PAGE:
Driving through the Scottish Highlands feels like a scene out of Braveheart. You sense a strength from the sheer natural beauty of the enormous snow covered mountain peaks and the vast rolling countrysides.
There is both a magnificence and a simplicity that inspires a sense of balance.
I cannot help but think about the rustic history that is here. People who struggled for independence while their small cottage homes sat in the shadows of castles.
The castles are now abandoned, but the people of Scotland find history repeating itself in modern-day form as they prepare to vote for independence from the UK.
The highlands is mostly countryside. Sheep graze, water flows, organic is “in” and everything here seems more pure. The rain beating down on my face feels refreshing; the gusting wind reminds me how life flows through us; the sound of only birds and natures elements in the morning resets each day.
Besides its political history, the Highlands area is famous for Loch Ness Lake that flows past an number of towns. As I collected information from locals about the legend for an article I am writing, it became very clear to me that beyond the stuffed toys and “Nessie” memrobelia is something very real here. In fact, it is almost a faux pas to ask a local if they believe in the monster. It’s as if they know something the rest of us don’t and laugh at us for buying into commercialized Nessie when they know a secret about the real one.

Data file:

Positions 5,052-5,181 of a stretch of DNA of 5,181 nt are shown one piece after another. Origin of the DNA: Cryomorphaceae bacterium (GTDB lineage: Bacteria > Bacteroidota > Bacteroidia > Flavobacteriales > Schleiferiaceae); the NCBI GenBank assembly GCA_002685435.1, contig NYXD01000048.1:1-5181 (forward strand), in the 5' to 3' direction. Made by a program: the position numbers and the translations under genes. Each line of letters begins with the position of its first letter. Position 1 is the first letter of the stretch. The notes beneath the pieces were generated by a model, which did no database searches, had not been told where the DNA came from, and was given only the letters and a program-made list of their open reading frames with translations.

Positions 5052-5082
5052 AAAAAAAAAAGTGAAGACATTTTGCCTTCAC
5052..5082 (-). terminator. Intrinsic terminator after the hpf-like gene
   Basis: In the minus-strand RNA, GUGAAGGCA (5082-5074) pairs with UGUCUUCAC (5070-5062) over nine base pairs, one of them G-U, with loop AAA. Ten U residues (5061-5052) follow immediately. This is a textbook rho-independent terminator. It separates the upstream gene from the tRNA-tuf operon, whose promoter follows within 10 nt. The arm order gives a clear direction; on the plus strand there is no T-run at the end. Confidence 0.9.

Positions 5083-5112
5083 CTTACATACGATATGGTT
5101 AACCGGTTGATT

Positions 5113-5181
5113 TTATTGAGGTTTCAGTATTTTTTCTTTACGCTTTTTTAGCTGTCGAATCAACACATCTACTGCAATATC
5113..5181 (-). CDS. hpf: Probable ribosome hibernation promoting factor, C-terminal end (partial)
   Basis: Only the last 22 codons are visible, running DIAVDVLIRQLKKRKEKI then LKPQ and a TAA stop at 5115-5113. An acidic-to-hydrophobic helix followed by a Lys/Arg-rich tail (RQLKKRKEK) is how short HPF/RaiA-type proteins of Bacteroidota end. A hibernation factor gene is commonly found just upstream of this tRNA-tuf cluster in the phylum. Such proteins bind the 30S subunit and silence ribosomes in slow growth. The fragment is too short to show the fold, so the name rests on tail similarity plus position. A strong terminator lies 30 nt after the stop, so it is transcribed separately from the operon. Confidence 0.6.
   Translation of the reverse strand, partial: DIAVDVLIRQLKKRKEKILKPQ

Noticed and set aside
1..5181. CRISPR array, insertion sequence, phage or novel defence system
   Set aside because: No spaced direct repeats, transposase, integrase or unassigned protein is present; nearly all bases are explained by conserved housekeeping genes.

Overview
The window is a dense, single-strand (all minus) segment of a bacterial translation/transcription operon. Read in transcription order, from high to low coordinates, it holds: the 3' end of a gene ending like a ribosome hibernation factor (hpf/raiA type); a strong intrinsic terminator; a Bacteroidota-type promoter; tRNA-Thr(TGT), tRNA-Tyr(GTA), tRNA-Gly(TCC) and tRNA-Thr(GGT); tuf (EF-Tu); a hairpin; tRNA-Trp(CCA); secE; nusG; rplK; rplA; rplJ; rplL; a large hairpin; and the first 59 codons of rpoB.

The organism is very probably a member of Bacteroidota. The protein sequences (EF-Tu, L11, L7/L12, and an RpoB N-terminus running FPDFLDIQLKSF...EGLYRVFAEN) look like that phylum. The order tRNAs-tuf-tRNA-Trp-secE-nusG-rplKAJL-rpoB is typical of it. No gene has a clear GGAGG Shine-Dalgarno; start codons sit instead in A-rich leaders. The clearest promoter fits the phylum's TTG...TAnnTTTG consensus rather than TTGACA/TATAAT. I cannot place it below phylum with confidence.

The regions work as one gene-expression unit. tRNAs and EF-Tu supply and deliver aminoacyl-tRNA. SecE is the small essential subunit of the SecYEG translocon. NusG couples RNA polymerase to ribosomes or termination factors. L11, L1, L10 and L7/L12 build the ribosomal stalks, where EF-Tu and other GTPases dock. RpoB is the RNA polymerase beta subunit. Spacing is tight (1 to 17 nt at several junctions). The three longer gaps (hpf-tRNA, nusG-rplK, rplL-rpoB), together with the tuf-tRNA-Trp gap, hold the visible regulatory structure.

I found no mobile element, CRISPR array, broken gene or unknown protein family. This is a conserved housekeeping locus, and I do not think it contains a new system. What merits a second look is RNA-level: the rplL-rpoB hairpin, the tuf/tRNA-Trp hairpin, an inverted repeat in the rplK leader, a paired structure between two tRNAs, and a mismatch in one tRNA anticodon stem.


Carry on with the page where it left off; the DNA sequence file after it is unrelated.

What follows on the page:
I spent time along the shores of Loch Ness–the entire length of it. I feel my heart race in wonder and anticipation. To be standing in such a legendary place was pretty powerful.
Everywhere I look in the Highlands, I can only stare and I never get tired of it. The scenery of vibrant shades of green, barley fields and water streaming down the mountainside never loses it’s appeal. The scenery is kind of subject you find in peaceful paintings in homes.